‘What’s going on, Satram?’ I asked with a slight quiver in my voice, as I looked on through the balcony.
‘One of the guards found that man fallen unconscious just outside our walls, sir,’ he replied, ‘He is probably dead.’
‘What was he doing there?’ I knew the answer, though.
‘Just what he has always been doing, sir.’ Satram’s tone abruptly shifted its focus to the disgust he had for the man, ‘Stealing a brick from our compound wall, while probably reciting his slogan, as usual..’
‘..just one more brick!’
‘Aye, sir! Just one more brick.’
Everybody knew him as The Crazy Old One. All he was known to be doing was to wander aimlessly on the streets. Ragged and unfitting clothes, and untidy and messy grey hair is how I used to know him. I couldn’t have cared less for him, but then, he should not have desired to have his hands on my palace.
I was everything a man would want to be; I had everything a man would want. However, unlike you would have asserted, riches were never my thing, magnificence was. And if I were to be rich, I wanted to look so gloriously. If I had a car, it had to be the most beautiful one out there. If I had a garden, it had to have the most exotic flowers anybody could have ever seen. And if I had a palace, it had to have every possible goddamn luxury to complete it. Anything lacking in the way of that grandeur had to be made mine. The world’s definition of splendour had to be made mine.
‘I have never seen anything like this in my entire life.’ I will never get over the words of the Russian photographer my cousin had brought with him a few years back, ‘This palace is like a dreamland. No man can pass through this lane without getting jealous in his bones after witnessing this absolute majesty.’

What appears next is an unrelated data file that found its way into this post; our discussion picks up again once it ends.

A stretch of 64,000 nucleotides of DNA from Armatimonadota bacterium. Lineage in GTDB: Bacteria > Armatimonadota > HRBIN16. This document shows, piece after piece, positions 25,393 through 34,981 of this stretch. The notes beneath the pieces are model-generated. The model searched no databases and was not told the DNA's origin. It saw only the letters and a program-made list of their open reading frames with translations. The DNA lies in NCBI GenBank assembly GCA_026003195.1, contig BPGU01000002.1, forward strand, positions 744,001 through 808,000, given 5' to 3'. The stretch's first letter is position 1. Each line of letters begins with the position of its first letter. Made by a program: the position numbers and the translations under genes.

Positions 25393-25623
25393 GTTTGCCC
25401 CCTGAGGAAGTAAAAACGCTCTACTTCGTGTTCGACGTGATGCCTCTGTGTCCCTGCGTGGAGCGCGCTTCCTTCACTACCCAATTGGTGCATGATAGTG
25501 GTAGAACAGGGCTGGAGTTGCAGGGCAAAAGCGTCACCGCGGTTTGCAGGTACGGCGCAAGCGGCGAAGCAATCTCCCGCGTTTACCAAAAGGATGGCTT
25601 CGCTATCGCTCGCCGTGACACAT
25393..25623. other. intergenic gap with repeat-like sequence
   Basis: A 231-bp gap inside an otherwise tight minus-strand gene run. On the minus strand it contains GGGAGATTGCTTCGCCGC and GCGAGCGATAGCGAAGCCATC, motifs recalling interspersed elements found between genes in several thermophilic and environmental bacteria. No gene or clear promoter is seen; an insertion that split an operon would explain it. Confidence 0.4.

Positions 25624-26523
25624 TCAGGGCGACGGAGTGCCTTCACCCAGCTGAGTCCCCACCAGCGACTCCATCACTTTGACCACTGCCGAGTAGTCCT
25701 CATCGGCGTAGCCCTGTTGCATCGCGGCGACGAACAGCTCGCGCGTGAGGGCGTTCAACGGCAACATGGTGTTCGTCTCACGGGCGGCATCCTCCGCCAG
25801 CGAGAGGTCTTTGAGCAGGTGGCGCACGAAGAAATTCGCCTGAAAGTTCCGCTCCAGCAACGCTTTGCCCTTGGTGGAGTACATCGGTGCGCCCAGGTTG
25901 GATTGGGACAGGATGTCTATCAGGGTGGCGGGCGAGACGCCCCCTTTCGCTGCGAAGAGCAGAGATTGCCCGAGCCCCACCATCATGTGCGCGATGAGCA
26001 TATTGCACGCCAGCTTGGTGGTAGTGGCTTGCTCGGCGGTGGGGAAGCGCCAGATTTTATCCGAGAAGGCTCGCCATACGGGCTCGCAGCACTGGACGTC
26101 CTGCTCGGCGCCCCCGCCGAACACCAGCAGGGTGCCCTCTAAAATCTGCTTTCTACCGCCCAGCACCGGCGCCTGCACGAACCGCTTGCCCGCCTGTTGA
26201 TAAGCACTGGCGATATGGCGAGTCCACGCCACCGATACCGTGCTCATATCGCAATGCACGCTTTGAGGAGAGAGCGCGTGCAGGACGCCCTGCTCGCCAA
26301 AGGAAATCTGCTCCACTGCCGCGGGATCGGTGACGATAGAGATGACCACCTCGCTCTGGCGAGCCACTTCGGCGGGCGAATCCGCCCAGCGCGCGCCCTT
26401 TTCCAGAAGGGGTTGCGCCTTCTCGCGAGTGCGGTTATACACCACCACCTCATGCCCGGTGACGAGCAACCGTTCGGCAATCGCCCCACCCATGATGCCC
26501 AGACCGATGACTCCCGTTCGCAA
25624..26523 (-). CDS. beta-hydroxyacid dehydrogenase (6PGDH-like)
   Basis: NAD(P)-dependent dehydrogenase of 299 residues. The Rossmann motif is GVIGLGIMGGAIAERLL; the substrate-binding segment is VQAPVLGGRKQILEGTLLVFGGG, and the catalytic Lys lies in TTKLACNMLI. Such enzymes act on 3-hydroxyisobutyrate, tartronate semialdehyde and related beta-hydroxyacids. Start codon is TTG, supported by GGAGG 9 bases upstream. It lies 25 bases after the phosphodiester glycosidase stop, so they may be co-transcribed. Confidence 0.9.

Indeed, no man could; not even an imbecile who knew no calculations of the society. He had become a joke all around by the time I came to know about his obsession. He would stand still there in front of my palace for hours, just looking at it and smiling like a child handed over its favourite toy. The guards tried all the means they had to shoo him away, but he would keep coming back. A lot of speculations were there around as to what reaction I would have to such creepiness. After all, a small rock beside a pile of gold might just spoil the fun.
I kept watching him through the balcony. He rarely moved, and even less skipped smiling at this so-believed bride of his. I had seen people astonished by the beauty of my palace, ranting about it in awe and calculating how many more lives of theirs they would have to sacrifice before they got to own such a mansion. But never had I come across any obsession as great as that of The Crazy Old Man. Maybe, somewhere I felt his was as great greed as mine, and that’s why, I wanted to see where this greed took him. My guards were finally asked not to harm or disturb the man, until he caused harm to the property.
‘A brick is missing.’ Satram came to me one morning.
‘Brick?’ I was not accustomed to hearing about anything so small, ‘What kind of a brick?’
‘A brick from the compound wall is missing, sir.’
‘And you think this is something worth wasting my time on?’
‘No, sir. What is worth telling you is that somebody is believed to have tried trespassing the property.’
‘Who would trespass the property through a space so small as a single brick? A rat?’
‘The night guards saw him removing and taking the brick with him.’
‘Yes. He was repeatedly mumbling – just one more brick, just one more brick.’
I wasn’t as shocked though. I would have done the same had I been outside those walls. The only thing, I would have been sane enough to take down the whole wall at once.
The guards were again asked to keep their hands folded, and that eased the way for that night to become a routine. Every night, that man would come, remove one more brick from the compound wall, and take it away with him. But, even after adequate space got made for him to pass through the wall, he didn’t attempt to put his foot inside. He kept taking more and more bricks away. You can never trust madmen, seriously. But, no, I slowly started realising: he never intended to own my palace. He was probably building one of his own, a replica, with the help of those bricks.